There are two regulatory bodies overseeing gambling in Singapore.[14]

Casino Regulatory Authority of Singapore[edit]

The Casino Regulatory Authority of Singapore (CRA) is a statutory board under the Ministry of Home Affairs (MHA) of the Singapore Government.

The CRA is responsible for ensuring that the management and operation of the casinos in Singapore remains free from criminal influence or exploitation. It also ensures that gaming in a casino is conducted honestly, and that casinos do not cause harm to minors, vulnerable persons and society at large.[15]

Gambling Regulatory Unit[edit]

The Gambling Regulatory Unit (GRU), under the MHA, controls fruit machines and remote gambling activities.

Future Gambling Regulatory Authority[edit]

On 3 April 2020, the Ministry of Home Affairs (MHA) announced that a new Gambling Regulatory Authority will be formed by 2021 to control all gambling activities in Singapore, as opposed to having many agencies regulating it like the CRA (which only regulates casinos) and the MHA’s Gambling Regulatory Unit.[14] The Singapore Police Force will continue enforcement against illegal gambling activities with the Ministry of Social and Family Development dealing with gambling issues.

At the same time, current gambling laws are under review and will be amended with the intention to regulate activities traditionally not seen as gambling, like physical mystery boxes and online loot boxes.[14][16][17][18]

References[edit]

  1. ^ "Information and Historical Facts About the Singapore Lottery". 18.139.106.242 (in Indonesian). 11 May 2021. Retrieved 19 July 2021.
  2. ^ "Asia Sentinel - Independent news and analysis about Asia's politics, economics, culture and more". Asia Sentinel. Archived from the original on 19 October 2010. Retrieved 3 April 2010.
  3. ^ Prime Minister Lee Hsien Loong (18 April 2005). "Proposal to develop Integrated Resorts" (PDF). Developing Industries > Integrated Resorts > Ministerial Speeches & Comments. Ministry of Trade and Industry, Singapore. Archived from the original (PDF) on 27 November 2007. Retrieved 17 January 2008. The first question was whether to have IRs at all. The answer was yes. Having settled that, the next question was whether to have one or two IRs. We decided on two IRs, because the Bayfront and Sentosa projects complement each other, because having two provides competition and critical mass, and because we believe that two projects will bring more economic benefits, without increasing the social cost commensurately; After weighing the matter carefully, the Cabinet has collectively concluded that we had no choice but to proceed with the IRs. As Prime Minister, I carry the ultimate responsibility for the decision.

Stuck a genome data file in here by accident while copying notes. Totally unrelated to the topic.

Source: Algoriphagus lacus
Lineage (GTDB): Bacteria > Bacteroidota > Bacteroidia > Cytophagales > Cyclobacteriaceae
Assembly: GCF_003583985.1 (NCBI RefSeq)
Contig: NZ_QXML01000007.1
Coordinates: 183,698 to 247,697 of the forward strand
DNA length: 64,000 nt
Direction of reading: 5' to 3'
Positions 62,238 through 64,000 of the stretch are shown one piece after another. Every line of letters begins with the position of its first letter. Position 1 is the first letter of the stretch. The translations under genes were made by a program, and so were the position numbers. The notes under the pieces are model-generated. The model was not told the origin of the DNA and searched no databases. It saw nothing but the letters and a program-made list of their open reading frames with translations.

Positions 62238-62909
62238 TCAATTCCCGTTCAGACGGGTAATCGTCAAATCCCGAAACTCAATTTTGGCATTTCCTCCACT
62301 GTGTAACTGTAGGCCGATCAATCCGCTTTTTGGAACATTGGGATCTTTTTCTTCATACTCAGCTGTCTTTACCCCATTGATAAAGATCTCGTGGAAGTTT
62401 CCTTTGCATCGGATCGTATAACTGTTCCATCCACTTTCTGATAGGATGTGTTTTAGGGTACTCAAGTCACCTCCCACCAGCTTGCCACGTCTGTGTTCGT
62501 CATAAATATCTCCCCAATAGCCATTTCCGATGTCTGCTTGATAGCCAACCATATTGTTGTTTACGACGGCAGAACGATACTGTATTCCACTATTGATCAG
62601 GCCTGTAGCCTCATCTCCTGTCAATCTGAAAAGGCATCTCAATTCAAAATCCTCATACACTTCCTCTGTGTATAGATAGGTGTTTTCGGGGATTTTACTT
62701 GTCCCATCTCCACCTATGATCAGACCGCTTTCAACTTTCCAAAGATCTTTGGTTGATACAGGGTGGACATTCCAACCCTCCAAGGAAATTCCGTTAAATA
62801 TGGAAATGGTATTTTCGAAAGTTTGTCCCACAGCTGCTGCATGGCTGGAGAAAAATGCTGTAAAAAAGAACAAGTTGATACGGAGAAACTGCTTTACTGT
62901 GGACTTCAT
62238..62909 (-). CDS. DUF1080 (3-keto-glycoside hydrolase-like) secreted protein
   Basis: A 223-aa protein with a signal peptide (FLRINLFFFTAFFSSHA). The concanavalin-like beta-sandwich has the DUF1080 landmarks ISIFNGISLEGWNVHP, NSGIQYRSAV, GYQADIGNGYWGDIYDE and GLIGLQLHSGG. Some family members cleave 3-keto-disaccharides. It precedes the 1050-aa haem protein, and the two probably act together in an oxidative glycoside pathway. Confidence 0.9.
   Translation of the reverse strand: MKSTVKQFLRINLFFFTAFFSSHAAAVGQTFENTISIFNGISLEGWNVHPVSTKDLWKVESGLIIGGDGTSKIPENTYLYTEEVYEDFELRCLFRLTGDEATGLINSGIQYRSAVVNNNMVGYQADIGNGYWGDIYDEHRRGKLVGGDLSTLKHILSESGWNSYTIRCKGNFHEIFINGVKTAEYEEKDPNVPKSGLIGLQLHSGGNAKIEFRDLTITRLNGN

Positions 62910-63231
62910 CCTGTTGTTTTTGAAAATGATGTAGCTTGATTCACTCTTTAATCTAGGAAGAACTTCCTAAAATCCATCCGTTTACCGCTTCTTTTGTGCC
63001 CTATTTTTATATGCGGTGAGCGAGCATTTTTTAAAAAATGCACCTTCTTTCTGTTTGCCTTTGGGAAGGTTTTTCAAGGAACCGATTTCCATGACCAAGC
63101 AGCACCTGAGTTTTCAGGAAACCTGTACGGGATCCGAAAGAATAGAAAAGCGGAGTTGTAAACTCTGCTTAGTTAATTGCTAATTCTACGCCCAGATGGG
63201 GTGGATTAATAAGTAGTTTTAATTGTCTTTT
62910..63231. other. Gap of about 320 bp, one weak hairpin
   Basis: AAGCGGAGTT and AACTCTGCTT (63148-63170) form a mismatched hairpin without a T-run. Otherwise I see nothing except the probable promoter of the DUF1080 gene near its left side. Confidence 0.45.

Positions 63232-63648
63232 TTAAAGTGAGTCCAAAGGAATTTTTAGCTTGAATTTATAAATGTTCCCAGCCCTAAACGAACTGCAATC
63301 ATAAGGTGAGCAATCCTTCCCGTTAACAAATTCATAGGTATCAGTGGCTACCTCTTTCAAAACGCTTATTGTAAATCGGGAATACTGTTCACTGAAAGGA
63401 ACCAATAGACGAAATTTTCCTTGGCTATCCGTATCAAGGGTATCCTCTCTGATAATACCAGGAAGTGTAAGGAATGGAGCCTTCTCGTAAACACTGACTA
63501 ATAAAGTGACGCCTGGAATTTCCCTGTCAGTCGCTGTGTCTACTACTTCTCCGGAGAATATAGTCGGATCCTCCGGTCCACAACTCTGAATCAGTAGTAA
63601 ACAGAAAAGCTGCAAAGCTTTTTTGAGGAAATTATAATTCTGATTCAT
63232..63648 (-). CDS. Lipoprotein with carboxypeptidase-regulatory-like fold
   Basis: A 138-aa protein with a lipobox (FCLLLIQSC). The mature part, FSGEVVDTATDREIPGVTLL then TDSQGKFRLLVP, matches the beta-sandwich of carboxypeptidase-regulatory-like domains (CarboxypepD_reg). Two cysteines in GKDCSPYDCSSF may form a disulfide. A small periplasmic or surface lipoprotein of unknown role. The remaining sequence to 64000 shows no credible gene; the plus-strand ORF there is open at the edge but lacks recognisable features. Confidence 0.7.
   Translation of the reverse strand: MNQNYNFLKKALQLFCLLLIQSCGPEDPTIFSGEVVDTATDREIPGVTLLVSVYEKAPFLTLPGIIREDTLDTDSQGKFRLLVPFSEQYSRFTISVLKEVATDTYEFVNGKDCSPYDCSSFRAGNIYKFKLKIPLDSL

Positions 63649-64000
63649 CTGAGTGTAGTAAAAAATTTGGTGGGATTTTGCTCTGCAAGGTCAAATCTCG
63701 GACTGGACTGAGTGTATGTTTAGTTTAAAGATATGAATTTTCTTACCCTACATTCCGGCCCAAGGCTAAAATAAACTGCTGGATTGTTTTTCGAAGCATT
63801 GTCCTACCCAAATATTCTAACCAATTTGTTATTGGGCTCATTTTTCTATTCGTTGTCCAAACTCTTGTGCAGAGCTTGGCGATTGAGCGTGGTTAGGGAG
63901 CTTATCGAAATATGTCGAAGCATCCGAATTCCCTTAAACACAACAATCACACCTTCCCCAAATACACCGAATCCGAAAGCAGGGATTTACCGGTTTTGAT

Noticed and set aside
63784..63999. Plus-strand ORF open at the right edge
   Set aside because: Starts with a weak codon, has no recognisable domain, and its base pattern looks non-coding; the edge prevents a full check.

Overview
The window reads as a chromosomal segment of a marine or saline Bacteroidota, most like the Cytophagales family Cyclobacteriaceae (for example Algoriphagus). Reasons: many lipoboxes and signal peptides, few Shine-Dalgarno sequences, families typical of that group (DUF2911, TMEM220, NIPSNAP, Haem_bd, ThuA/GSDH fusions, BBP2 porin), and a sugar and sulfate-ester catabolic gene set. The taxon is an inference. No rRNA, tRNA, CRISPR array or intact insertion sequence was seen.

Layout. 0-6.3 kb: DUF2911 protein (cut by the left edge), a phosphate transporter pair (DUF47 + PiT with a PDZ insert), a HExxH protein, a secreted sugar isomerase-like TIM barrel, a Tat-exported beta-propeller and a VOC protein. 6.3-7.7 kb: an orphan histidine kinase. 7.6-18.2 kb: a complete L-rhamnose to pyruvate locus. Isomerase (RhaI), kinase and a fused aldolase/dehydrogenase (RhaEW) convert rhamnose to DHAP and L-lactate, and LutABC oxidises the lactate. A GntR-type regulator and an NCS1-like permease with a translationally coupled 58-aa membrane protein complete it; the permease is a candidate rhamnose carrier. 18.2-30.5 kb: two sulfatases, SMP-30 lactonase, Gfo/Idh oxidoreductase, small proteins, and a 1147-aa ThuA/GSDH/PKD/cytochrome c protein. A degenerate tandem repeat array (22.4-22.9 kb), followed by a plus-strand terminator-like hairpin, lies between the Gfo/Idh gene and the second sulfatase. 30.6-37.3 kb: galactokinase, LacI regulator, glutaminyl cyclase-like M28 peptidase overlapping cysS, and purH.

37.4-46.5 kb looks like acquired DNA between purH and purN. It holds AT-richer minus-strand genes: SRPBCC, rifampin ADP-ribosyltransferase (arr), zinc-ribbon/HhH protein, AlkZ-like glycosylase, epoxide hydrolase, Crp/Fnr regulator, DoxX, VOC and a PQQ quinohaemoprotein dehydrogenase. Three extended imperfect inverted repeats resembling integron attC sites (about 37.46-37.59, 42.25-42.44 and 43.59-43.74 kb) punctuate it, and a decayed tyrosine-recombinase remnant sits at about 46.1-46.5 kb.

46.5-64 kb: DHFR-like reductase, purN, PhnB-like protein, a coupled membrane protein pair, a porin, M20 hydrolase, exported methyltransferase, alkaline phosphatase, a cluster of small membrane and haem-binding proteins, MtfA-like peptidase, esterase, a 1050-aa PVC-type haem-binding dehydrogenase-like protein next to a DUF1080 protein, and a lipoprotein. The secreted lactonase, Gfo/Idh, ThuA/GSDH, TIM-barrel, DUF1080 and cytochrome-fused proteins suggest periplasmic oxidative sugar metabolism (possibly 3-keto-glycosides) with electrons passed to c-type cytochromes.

4. ^ Tan, Theresa (15 March 2015). "Floating casino draws Singaporeans who loath to pay $100 levy at home". The Straits Times. ISSN 0585-3923. Retrieved 13 October 2021.
  5. ^ "Why Singapore embraced integrated resorts". Archived from the original on 13 October 2014. Retrieved 8 October 2014.
  6. ^ "MPs say Casino Control (Amendment) Bill not strict enough". Channel NewsAsia. Archived from the original on 12 October 2014. Retrieved 8 October 2014.
  7. ^ Leong, Samuel. "Shit! RWS is hiring Taiwanese dealers!!!". Archived from the original on 13 October 2014. Retrieved 8 October 2014.
  8. ^ "Man called girlfriend before setting himself and car on fire". AsiaOne. Archived from the original on 14 October 2014. Retrieved 8 October 2014.
  9. ^ "Casinos in Singapore will create havoc". Topix LLC. Archived from the original on 12 October 2014. Retrieved 8 October 2014.
  10. ^ "Singapore should 'wean itself off the casino industry': Denise Phua". Channel NewsAsia. Archived from the original on 9 October 2014. Retrieved 8 October 2014.
  11. ^ Sim, Walter. "Parliament: Remote Gambling Bill passed; but some MPs express concern over exemptions". Retrieved 8 October 2014.
  12. ^ "GOVERNMENT APPOINTS NATIONAL COUNCIL ON PROBLEM GAMBLING" (PDF).
  13. ^ a b Cheong, Danson (27 April 2017). "Probe into football club funds sparks concern over addiction to jackpot machines". The New Paper. Retrieved 13 October 2021.
  14. ^ a b c "New gambling regulator, legislation to be established by 2021". CNA. Retrieved 12 October 2021.
  15. ^ "Casino Control Act". National Library Board. Archived from the original on 17 March 2011. Retrieved 5 January 2011.
  16. ^ "Establishment of Gambling Regulatory Authority and Review of Gambling Laws". Ministry of Home Affairs. 3 April 2020. Archived from the original on 27 November 2020. Retrieved 3 April 2020.
  17. ^ Wong, Cara (3 April 2020). "New centralised authority to oversee all gambling here". The Straits Times. Retrieved 3 April 2020.
  18. ^ "Laws to regulate claw machines, arcade games and loot boxes mooted as MHA looks to update gambling rules". TODAYonline. Retrieved 13 October 2021.